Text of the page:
How to Kayak With Your Dog

At some point last fall the water got cold enough that Fang wasn’t super psyched to spend huge amounts of

At some point last fall the water got cold enough that Fang wasn’t super psyched to spend huge amounts of time in it. He’d wade in for a drink, or to chase frogs or fish, but he definitely got to a point where swimming was ‘out’. It surprised me that his reaction was to try to climb onto the boat while I was battening down the spraydeck.

I love my dog, thus I’ll not force him to do anything he doesn’t really want to do. It occurred to me that we’d get where we were going faster if he was on the deck instead of swimming alongside. All through the fall that’s what ended up happening. If he wasn’t keen to swim or if the crossing was too long, I’d let him plop onto the deck and away we’d go. Now that the ice is (mostly) off the lakes we’ve been out paddling a bit. The water is at it’s coldest right now, thus once he got over his “WOOHOO–we’re BACK!” phase, he’s been climbing onto the deck a few times every outing.

It isn’t a big deal, but there are a few small steps that you’ll want to pay attention to, lest both of you end up in the drink.

Most important is to stabilize the boat. I typically bring one side up right against the shore, wedge my paddle into the muck on the opposite side, then use that paddle to lever the boat firmly against the shore. Once I’m stable I give him the okay and he steps up and plops down.

Easy enough.

The only other thing to pay attention to is how well balanced the boat is. Fang is 80 pounds and being atop the deck his center of gravity is pretty high. If he leans we both lean! So I make sure before setting out that he’s centered — usually a tug on his tail or a push on his rump gets him more or less in the middle. We learned the hard way that if he’s not comfortable and tries to shift mid-stream, we’re probably both going for a swim. No biggie in July, sub-optimal on 35 degrees and snaining days.

If the landing is anything other than beach sand It’s best to get him off stat–before wind or current can push me somewhere I don’t want to be. Kind of a bonus that as he hops off he shoves me back out.

For more from Mike Curiak, visit Lace Mine 29.

Mike Curiak is an endurance cyclist and wheelbuilder based in western Colorado. Read more from him at Lace Mine 29.
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Showing 9 comments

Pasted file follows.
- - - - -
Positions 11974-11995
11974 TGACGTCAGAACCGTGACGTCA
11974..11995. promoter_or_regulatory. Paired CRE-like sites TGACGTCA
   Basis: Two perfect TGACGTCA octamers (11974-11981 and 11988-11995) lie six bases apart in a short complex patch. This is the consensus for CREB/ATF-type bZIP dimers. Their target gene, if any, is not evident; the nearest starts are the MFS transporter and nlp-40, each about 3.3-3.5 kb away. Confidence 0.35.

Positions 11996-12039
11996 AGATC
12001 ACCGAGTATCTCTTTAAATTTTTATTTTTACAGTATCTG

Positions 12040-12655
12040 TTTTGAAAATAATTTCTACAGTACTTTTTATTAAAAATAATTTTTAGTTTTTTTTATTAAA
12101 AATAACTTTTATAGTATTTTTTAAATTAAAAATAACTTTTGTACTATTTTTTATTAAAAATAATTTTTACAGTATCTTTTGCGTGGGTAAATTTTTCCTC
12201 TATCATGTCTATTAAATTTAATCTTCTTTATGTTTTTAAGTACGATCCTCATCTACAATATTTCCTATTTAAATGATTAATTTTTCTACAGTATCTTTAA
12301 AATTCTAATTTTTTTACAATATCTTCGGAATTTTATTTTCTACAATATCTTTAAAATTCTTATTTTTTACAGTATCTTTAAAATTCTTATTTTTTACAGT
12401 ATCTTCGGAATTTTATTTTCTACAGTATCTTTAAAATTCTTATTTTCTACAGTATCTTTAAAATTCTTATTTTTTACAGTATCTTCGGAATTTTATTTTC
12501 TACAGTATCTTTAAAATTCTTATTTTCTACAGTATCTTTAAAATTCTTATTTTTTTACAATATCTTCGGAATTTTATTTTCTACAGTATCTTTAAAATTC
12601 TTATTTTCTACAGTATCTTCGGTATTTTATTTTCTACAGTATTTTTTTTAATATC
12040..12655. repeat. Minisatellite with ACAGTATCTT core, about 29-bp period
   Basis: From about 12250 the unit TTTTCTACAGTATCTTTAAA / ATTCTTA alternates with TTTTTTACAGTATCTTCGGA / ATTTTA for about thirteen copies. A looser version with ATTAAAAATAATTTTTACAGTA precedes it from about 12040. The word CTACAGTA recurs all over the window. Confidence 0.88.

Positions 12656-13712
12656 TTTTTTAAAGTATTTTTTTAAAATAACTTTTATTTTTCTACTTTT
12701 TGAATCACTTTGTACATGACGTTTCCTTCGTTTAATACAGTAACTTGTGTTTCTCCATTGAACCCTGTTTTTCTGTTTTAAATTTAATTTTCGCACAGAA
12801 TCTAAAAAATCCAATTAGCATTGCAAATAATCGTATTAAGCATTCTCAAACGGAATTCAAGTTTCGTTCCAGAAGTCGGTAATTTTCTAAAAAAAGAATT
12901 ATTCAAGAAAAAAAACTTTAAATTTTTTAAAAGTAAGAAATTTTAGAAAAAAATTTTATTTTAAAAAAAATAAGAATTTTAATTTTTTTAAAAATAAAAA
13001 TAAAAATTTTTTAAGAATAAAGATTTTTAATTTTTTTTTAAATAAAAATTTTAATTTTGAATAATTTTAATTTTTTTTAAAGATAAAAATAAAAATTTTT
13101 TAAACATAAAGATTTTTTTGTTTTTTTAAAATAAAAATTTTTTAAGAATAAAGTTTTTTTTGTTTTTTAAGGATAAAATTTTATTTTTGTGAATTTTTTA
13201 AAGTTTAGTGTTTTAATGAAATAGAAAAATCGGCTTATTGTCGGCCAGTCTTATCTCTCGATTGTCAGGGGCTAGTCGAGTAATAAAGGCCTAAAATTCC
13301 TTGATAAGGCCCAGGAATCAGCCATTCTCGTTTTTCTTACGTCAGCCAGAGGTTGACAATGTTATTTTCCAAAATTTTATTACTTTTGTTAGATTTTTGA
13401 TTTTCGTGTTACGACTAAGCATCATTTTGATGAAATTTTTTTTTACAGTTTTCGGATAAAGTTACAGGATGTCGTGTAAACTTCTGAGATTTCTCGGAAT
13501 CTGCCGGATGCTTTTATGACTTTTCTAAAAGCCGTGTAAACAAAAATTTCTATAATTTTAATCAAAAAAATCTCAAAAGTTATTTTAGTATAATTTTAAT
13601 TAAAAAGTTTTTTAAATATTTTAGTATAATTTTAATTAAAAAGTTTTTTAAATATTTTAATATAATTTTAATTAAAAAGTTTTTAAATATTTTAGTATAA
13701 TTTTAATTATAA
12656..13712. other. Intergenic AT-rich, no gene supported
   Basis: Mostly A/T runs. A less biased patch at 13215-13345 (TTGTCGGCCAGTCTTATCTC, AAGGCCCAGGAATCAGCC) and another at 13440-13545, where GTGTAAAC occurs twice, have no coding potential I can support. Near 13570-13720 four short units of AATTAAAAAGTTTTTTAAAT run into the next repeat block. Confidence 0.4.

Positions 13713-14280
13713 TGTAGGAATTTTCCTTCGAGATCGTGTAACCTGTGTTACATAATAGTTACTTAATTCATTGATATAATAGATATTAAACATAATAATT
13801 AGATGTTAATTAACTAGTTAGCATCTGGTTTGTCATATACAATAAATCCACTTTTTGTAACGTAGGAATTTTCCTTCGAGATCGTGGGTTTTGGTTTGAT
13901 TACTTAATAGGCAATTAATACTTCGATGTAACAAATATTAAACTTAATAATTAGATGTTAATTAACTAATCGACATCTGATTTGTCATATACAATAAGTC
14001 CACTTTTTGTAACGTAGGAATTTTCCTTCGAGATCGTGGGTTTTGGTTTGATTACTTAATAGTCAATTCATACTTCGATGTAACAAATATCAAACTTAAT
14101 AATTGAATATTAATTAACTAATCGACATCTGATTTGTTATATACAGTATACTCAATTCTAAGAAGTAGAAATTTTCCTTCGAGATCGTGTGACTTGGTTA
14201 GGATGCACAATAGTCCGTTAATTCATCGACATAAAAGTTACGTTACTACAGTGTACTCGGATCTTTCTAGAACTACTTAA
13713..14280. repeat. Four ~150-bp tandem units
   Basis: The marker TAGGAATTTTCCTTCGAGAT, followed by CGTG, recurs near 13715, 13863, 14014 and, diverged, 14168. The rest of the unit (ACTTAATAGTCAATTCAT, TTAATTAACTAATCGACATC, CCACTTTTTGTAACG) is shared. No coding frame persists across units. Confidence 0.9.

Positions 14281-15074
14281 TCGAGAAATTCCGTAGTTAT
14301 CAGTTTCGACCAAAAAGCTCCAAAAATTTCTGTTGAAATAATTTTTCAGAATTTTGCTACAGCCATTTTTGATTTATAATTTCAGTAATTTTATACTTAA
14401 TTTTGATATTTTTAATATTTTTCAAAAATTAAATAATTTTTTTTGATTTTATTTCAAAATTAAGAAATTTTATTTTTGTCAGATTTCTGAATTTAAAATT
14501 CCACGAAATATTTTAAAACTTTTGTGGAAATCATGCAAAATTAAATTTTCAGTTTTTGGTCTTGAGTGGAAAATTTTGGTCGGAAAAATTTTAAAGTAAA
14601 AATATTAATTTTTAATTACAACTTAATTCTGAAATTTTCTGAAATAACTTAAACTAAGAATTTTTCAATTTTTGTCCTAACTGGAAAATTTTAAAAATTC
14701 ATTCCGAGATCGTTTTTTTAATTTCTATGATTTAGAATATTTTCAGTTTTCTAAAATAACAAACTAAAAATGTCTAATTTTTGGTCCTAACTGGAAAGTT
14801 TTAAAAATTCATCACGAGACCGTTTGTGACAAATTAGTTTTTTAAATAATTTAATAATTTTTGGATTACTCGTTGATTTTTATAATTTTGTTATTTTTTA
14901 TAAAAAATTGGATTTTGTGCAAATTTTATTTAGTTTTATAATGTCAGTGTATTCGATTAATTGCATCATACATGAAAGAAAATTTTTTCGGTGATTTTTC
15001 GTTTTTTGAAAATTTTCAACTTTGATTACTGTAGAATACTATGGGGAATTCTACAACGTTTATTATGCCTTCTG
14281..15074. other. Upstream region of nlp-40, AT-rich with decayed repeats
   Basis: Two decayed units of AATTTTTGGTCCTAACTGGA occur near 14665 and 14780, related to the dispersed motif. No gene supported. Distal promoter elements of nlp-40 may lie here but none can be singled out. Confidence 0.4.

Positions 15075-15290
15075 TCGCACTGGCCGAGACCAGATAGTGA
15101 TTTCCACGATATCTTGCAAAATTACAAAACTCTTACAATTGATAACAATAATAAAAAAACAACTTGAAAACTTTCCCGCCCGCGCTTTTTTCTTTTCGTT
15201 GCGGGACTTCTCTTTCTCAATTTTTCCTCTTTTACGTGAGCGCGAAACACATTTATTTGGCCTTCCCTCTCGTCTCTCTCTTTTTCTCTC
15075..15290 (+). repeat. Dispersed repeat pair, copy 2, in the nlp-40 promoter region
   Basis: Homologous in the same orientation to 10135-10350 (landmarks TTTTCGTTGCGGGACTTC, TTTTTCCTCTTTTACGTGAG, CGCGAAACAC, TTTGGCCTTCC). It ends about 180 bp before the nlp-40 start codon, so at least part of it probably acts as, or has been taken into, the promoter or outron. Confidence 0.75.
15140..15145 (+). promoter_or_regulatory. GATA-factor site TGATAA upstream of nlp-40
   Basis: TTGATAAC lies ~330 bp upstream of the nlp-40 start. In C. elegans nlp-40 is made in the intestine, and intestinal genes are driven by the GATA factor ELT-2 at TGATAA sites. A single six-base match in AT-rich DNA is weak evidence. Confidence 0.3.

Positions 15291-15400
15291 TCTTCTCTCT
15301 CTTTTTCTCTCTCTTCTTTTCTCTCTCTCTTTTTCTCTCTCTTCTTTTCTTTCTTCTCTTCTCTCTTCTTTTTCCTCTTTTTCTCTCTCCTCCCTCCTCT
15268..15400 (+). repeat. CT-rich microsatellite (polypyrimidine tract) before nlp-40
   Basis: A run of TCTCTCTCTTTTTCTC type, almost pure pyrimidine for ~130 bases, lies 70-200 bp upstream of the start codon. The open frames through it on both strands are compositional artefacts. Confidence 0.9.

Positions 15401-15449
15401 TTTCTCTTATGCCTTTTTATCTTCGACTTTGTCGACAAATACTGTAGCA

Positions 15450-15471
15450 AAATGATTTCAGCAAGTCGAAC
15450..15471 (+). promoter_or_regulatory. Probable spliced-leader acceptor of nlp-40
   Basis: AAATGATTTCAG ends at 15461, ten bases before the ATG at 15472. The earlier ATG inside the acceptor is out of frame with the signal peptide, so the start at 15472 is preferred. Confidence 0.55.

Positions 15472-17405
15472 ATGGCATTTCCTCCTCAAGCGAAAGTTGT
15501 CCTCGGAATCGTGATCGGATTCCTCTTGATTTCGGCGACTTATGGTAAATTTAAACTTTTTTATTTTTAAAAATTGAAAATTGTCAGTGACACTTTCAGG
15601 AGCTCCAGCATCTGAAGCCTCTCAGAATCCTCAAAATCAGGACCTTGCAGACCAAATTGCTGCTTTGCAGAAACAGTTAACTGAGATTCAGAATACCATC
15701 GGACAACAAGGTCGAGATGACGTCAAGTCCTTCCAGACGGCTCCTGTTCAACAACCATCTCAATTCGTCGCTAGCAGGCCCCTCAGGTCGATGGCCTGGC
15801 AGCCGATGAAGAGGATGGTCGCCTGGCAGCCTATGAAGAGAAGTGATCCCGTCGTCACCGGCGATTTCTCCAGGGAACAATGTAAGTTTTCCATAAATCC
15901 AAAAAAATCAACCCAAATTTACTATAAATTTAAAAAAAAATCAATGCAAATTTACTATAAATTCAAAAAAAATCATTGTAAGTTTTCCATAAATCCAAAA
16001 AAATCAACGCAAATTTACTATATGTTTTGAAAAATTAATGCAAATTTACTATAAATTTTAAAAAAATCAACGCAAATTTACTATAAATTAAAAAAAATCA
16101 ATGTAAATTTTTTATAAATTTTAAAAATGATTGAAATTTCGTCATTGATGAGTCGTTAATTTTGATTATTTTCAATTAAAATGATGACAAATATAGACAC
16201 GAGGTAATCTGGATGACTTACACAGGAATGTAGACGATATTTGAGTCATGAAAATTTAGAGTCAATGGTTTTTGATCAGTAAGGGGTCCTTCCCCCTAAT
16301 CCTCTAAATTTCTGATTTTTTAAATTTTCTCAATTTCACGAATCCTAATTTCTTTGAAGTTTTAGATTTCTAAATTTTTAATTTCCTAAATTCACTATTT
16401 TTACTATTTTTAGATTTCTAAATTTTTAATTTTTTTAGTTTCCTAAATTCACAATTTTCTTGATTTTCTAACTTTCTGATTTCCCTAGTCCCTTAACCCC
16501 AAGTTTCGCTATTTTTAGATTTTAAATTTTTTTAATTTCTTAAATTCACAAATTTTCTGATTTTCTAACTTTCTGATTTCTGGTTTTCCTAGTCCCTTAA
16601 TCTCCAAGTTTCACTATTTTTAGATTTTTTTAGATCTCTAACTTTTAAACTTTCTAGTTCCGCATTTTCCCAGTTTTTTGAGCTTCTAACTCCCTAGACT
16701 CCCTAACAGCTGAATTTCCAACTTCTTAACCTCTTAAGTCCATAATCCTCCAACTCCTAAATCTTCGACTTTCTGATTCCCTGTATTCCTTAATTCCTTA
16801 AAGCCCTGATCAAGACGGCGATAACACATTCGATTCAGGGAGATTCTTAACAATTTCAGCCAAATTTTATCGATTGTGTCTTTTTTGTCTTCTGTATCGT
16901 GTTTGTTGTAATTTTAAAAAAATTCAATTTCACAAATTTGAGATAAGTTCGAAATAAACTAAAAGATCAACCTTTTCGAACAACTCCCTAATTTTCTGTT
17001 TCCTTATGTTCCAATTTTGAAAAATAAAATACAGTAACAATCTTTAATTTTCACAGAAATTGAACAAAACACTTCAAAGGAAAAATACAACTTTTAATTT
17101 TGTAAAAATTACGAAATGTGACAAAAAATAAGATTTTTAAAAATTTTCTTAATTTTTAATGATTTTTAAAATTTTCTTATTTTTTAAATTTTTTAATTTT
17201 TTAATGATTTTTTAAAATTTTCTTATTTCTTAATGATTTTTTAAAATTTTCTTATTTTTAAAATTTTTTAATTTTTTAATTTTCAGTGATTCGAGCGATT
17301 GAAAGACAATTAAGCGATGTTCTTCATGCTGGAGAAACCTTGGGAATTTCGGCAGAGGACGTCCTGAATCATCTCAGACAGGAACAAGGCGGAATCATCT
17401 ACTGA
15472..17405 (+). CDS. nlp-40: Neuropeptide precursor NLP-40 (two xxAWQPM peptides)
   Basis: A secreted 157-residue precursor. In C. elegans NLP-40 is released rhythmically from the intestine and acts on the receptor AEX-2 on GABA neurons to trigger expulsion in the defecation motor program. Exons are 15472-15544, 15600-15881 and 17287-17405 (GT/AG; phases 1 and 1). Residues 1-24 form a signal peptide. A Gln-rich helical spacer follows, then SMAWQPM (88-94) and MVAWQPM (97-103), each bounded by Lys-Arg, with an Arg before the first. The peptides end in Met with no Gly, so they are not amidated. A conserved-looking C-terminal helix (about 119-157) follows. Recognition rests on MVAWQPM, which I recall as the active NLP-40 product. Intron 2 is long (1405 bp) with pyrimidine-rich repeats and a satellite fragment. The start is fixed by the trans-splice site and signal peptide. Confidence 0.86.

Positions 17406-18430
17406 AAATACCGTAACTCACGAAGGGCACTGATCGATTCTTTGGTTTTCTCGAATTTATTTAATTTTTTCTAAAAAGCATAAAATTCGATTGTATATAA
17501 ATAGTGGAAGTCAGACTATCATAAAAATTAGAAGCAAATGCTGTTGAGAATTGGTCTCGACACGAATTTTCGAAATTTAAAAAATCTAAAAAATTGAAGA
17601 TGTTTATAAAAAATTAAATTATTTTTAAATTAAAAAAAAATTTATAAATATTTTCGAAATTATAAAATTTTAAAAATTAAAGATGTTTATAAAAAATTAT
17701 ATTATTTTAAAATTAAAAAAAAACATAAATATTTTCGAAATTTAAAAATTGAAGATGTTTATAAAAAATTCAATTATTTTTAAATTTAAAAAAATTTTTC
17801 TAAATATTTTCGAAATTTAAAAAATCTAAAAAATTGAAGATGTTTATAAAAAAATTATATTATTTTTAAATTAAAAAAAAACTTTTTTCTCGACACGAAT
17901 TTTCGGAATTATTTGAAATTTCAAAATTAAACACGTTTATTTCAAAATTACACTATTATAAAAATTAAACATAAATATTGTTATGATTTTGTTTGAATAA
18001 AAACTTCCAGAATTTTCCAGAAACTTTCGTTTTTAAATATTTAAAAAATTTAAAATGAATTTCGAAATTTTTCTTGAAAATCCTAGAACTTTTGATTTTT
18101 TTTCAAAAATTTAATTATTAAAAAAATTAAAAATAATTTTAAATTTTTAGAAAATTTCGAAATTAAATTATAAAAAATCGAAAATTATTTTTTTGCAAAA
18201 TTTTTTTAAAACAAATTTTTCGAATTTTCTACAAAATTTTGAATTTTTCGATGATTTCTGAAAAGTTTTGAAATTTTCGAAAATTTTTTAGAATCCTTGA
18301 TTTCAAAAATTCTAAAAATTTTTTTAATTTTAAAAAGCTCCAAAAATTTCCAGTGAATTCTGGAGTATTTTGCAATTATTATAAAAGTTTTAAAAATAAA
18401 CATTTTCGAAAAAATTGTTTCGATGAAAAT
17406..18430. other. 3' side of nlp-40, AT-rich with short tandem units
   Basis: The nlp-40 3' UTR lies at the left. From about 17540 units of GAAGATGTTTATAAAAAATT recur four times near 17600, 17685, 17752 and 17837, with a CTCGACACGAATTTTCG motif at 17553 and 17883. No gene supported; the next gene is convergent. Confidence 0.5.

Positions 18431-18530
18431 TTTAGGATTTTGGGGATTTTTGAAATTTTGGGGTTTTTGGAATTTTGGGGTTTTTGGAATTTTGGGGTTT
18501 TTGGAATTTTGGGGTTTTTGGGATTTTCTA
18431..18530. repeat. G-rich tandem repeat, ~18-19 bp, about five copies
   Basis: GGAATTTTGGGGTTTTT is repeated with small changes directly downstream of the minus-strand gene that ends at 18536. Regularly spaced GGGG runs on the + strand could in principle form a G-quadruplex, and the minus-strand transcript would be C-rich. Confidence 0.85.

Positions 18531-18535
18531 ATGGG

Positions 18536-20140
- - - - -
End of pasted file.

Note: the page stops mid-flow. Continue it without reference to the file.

• Casey Greene

    Kayak? That there’s a Packraft!

  • Forrest McCarthy

    That’s a packraft not a kayak. You could not carry your dog like that in a kayak.

  • Kim May

    Great video and it looks like Fang’s having a good time. As a veterinarian, though, I encourage you to get him a doggy PFD if you’re going to continue doing this. Dogs swim pretty well, but should have PFDs for the same reasons you should. Dogs can also become exhausted and hypothermic in cool/cold water, just like people who may capsize and have to tread water or swim, so the water temp should be safe. Have fun, but keep both of you safe!

  • Stefan

    What kind of kayak do you use? I have often wondered whether an open top or a closed top would be the better choice if you want to take your dog along, and also a 1 or 2 person style. Any thoughts on the best types?

  • Jeff

    I use an Aire inflatable sea kayak. Super stable and my dog can’t wait to get in.

  • Casey Greene

    Stefan, In the video Mike is using an Alpacka Packraft ( I believe a Denali Llama model, with their Cruiser spray deck attached.

  • Swampy

    Thanks for the sweet vid. Our dog goes everywhere with us, including the triyak.!

  • Mark

    Hi – I agree with Kim that Fang should have a doggy PFD so he can swim longer and you can get him back in if he gets in trouble.
    Have a look at the ones on our website and if you would like to try one get back to me

  • Jennie

    Sweet. I have a Denali Llama U was going to sell since it’s too big for me. Now I have an OES puppy (8 months) who I can teach to go with me. Everything really does happen for a reason =)

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